A few thoughts on the non-wrestling section since I've managed to narrow it down to 5 names surprisingly easily: Bobby Davis Managerial pioneer. The first successful TV era manager who worked with Buddy Rogers for a huge chunk of his career (including the early 60s when he was the biggest draw in the business), the Graham Brothers when they were hot in New York, Johnny Valentine, and a whole host of other main event talent. He was the first bump taking manager too thanks to his pro wrestling training (had to switch to managing due to an injury. As for his promo ability, look at the talent he represented. Buddy Rogers and the Grahams were great promos by themselves, yet Davis did it for them because he was better. Speaks volumes. Directly inspired Bobby Heenan (who took his first name), and it is not a stretch to say that he is the start of the managerial lineage to the likes of Jimmy Hart, Jim Cornette, Paul Heyman, etc. That style of manager starts with Bobby Davis. Along with Okada, this is the guy I consider to be a no-brainer. For his historical significance alone, he should've been an original inductee. Please vote for him. Dave Brown In the conversation for best color commentator of them all. I certainly consider him & Lance Russell to be the best commentary team of them all. And..that's good enough for me. Morris Sigel The man controlled Texas wrestling for 37 years. He was credited with bringing tag team wrestling to the US (probably from Mexico), inventing an early version of the cage match ("fence match"), and presiding over the rise of blading in pro wrestling (his booker, Doc Sarpolis, apparently invented this). His shows were major - plenty of 10,000+'s in the mix along with historically significant shows (the war bond shows from the 40s, the world title switch from Thesz to Bronko Nagurski in 1939, etc). The stronger promoter on the ballot. I won't say no-brainer, even if I have in the past, but...man. Skipping over this guy for Don Owen, Crockett Jr etc is a big mistake in my humble opinion. Stanley Weston I cannot justify the inclusion of Bill Apter without Stanley Weston. It's both or neither. I personally would've gone with neither but since Apter is already in, I feel obligated to vote for Weston until he's in too. Fairness based on precedent carries a lot of weight with me. Ted Turner Without Ted, JCP dies in the late 80s. Without Ted, WCW died in 2001. Without Ted, WCW doesn't overtake the WWF. Without Ted, we don't get the late 90s boom period - arguably the stronger period in pro wrestling history. His historical significance is too strong for me to ignore. If we have voters who want to know more about some these older candidates (Davis & Sigel in particular), then please ask and I'll do my best to answer the Qs or direct you to someone who can. I'm trying to make sure we don't dismiss candidates out of ignorance and nothing else this year.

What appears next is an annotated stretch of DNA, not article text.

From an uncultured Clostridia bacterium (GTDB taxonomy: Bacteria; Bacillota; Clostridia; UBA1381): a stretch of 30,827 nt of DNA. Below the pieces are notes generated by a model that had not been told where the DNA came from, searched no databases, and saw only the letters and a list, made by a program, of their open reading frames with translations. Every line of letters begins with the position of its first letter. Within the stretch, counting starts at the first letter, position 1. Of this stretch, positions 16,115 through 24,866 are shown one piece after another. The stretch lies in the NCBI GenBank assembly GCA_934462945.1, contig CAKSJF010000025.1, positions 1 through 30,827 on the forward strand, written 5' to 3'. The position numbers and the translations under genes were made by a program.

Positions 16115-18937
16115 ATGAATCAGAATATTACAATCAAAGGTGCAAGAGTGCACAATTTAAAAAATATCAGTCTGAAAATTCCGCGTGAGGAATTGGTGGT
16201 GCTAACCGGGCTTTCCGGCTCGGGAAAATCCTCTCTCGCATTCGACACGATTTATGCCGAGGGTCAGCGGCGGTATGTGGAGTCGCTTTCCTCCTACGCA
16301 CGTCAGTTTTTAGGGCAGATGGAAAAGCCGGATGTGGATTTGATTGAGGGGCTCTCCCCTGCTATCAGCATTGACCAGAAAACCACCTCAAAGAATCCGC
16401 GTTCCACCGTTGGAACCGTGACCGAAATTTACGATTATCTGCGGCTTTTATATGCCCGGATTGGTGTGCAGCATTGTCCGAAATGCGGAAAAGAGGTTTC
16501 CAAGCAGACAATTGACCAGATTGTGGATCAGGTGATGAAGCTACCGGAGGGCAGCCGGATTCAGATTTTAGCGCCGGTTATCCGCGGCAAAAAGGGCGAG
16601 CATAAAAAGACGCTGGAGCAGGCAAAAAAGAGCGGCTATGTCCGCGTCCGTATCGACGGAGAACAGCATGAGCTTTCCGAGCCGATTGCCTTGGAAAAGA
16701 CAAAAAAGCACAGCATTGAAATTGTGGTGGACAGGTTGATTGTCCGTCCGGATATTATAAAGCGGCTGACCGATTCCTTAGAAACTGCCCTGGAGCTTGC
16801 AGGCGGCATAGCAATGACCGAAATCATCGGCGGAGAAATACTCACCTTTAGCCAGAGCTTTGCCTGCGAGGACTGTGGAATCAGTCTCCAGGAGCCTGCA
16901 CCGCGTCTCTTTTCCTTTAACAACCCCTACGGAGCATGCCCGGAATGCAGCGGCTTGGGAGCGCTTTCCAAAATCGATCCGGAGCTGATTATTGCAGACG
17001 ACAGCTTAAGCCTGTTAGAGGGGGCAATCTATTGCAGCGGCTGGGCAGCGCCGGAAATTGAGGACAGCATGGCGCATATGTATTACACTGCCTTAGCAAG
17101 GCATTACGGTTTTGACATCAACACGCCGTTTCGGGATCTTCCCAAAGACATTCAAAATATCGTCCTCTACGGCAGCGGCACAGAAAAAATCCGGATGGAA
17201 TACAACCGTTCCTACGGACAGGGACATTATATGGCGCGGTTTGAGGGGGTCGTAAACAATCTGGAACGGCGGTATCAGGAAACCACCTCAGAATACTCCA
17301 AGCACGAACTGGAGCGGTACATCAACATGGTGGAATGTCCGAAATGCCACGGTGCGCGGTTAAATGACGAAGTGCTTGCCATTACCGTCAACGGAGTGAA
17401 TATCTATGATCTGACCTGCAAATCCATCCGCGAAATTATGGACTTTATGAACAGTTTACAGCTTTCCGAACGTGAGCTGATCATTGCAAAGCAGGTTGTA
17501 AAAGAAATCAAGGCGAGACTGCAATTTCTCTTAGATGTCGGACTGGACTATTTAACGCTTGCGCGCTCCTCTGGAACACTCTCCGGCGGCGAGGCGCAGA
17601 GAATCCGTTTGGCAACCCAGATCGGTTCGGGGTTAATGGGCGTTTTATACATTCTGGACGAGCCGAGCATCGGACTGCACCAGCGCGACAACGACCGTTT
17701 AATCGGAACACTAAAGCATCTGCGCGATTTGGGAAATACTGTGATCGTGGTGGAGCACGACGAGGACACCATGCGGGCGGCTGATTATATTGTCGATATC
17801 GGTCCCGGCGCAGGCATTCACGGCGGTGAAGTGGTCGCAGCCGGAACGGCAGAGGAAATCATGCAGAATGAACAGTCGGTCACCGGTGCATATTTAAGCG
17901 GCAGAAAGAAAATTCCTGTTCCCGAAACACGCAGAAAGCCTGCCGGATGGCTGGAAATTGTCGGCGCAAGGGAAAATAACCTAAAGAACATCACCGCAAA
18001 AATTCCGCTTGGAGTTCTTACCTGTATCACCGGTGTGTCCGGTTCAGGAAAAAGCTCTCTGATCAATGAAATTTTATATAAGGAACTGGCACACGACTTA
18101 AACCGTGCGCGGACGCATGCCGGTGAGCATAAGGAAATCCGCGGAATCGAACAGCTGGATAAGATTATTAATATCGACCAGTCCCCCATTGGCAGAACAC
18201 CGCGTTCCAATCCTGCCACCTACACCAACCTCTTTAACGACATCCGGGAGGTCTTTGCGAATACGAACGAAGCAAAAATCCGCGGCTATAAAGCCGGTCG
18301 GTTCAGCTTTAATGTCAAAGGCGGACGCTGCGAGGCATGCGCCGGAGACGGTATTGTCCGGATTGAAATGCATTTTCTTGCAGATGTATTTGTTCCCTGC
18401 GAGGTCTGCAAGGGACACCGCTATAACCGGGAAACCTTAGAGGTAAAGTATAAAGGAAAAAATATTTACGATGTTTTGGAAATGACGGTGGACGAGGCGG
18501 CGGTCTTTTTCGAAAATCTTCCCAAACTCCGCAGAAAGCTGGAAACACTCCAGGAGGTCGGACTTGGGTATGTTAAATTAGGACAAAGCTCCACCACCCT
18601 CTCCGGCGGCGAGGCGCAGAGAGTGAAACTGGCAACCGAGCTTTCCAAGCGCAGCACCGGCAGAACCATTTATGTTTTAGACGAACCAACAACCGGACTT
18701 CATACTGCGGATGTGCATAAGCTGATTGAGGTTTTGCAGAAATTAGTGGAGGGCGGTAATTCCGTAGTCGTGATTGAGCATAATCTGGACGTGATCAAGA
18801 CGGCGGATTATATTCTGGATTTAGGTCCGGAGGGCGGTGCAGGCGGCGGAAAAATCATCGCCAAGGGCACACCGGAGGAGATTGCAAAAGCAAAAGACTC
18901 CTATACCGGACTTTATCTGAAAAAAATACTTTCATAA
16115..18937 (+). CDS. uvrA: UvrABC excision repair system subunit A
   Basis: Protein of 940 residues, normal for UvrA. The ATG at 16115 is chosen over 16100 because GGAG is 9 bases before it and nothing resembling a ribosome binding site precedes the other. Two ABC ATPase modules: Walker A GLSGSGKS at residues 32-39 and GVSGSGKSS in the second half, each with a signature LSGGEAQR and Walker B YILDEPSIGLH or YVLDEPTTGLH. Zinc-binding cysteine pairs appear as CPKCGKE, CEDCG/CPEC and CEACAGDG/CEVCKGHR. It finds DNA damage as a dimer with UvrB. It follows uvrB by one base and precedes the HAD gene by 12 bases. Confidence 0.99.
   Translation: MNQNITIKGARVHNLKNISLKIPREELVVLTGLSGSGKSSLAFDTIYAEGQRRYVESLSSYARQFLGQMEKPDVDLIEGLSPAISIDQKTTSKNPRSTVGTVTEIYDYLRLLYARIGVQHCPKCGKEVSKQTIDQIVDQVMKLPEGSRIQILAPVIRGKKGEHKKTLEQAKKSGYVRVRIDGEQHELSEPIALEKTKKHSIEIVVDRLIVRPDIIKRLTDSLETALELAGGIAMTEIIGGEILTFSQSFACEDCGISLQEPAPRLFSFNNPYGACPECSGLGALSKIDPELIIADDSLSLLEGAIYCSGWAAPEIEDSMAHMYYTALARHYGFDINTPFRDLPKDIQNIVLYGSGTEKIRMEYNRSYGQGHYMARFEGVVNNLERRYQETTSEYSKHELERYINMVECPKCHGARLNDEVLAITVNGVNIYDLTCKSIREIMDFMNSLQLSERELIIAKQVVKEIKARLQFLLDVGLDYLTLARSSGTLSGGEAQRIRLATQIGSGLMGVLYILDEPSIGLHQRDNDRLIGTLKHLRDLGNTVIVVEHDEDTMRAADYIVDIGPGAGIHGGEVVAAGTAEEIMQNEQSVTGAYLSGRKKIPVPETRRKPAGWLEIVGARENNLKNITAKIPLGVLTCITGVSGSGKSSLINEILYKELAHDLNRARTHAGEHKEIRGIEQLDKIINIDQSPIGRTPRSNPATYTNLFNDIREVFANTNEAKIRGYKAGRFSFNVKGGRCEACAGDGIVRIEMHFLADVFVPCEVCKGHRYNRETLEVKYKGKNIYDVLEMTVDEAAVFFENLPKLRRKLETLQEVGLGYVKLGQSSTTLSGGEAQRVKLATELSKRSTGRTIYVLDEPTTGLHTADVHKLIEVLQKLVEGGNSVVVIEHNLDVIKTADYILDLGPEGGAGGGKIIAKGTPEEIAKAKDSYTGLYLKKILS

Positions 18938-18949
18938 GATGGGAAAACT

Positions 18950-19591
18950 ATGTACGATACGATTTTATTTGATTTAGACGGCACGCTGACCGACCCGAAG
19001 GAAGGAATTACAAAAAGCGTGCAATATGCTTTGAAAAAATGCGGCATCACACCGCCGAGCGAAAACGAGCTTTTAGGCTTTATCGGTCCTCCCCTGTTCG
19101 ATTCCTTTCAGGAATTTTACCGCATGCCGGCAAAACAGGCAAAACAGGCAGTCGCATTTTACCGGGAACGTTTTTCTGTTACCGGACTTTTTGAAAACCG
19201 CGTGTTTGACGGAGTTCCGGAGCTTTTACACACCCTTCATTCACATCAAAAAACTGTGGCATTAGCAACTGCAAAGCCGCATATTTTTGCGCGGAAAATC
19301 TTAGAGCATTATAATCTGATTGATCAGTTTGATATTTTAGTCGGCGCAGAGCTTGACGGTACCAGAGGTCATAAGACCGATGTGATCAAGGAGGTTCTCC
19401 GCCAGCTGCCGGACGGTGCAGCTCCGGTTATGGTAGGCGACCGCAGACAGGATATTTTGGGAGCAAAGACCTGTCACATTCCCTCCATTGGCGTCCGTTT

10. ethantyler